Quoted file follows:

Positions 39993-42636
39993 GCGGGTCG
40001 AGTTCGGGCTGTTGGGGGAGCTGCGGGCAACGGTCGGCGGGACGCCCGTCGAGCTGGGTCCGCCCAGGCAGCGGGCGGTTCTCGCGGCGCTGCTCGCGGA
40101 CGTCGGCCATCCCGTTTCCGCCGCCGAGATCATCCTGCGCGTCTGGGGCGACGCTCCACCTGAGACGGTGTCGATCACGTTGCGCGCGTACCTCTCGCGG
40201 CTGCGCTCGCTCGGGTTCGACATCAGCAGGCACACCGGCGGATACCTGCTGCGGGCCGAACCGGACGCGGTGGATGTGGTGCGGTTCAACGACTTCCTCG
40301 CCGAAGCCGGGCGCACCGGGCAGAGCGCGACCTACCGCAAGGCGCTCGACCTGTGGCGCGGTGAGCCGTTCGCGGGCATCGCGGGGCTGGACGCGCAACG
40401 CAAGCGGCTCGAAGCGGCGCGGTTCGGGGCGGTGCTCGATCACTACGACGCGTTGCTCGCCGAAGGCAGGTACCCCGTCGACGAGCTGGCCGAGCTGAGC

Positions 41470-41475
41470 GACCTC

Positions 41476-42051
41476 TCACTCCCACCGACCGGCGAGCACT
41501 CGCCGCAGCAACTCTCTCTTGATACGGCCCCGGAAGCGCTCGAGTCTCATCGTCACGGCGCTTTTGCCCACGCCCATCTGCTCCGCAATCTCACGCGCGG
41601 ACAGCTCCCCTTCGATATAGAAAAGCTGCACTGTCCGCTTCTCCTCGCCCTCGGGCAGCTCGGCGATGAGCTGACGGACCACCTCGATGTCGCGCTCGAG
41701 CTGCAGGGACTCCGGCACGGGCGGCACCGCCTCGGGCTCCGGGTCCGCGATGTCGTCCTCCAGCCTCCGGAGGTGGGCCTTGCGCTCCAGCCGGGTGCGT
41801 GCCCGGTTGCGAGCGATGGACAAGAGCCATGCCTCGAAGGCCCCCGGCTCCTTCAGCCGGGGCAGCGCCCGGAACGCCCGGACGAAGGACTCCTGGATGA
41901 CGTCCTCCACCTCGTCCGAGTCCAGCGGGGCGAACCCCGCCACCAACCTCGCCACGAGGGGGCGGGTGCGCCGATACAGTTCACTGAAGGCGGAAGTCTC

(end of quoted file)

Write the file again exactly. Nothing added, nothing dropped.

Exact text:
Positions 39993-42636
39993 GCGGGTCG
40001 AGTTCGGGCTGTTGGGGGAGCTGCGGGCAACGGTCGGCGGGACGCCCGTCGAGCTGGGTCCGCCCAGGCAGCGGGCGGTTCTCGCGGCGCTGCTCGCGGA
40101 CGTCGGCCATCCCGTTTCCGCCGCCGAGATCATCCTGCGCGTCTGGGGCGACGCTCCACCTGAGACGGTGTCGATCACGTTGCGCGCGTACCTCTCGCGG
40201 CTGCGCTCGCTCGGGTTCGACATCAGCAGGCACACCGGCGGATACCTGCTGCGGGCCGAACCGGACGCGGTGGATGTGGTGCGGTTCAACGACTTCCTCG
40301 CCGAAGCCGGGCGCACCGGGCAGAGCGCGACCTACCGCAAGGCGCTCGACCTGTGGCGCGGTGAGCCGTTCGCGGGCATCGCGGGGCTGGACGCGCAACG
40401 CAAGCGGCTCGAAGCGGCGCGGTTCGGGGCGGTGCTCGATCACTACGACGCGTTGCTCGCCGAAGGCAGGTACCCCGTCGACGAGCTGGCCGAGCTGAGC

Positions 41470-41475
41470 GACCTC

Positions 41476-42051
41476 TCACTCCCACCGACCGGCGAGCACT
41501 CGCCGCAGCAACTCTCTCTTGATACGGCCCCGGAAGCGCTCGAGTCTCATCGTCACGGCGCTTTTGCCCACGCCCATCTGCTCCGCAATCTCACGCGCGG
41601 ACAGCTCCCCTTCGATATAGAAAAGCTGCACTGTCCGCTTCTCCTCGCCCTCGGGCAGCTCGGCGATGAGCTGACGGACCACCTCGATGTCGCGCTCGAG
41701 CTGCAGGGACTCCGGCACGGGCGGCACCGCCTCGGGCTCCGGGTCCGCGATGTCGTCCTCCAGCCTCCGGAGGTGGGCCTTGCGCTCCAGCCGGGTGCGT
41801 GCCCGGTTGCGAGCGATGGACAAGAGCCATGCCTCGAAGGCCCCCGGCTCCTTCAGCCGGGGCAGCGCCCGGAACGCCCGGACGAAGGACTCCTGGATGA
41901 CGTCCTCCACCTCGTCCGAGTCCAGCGGGGCGAACCCCGCCACCAACCTCGCCACGAGGGGGCGGGTGCGCCGATACAGTTCACTGAAGGCGGAAGTCTC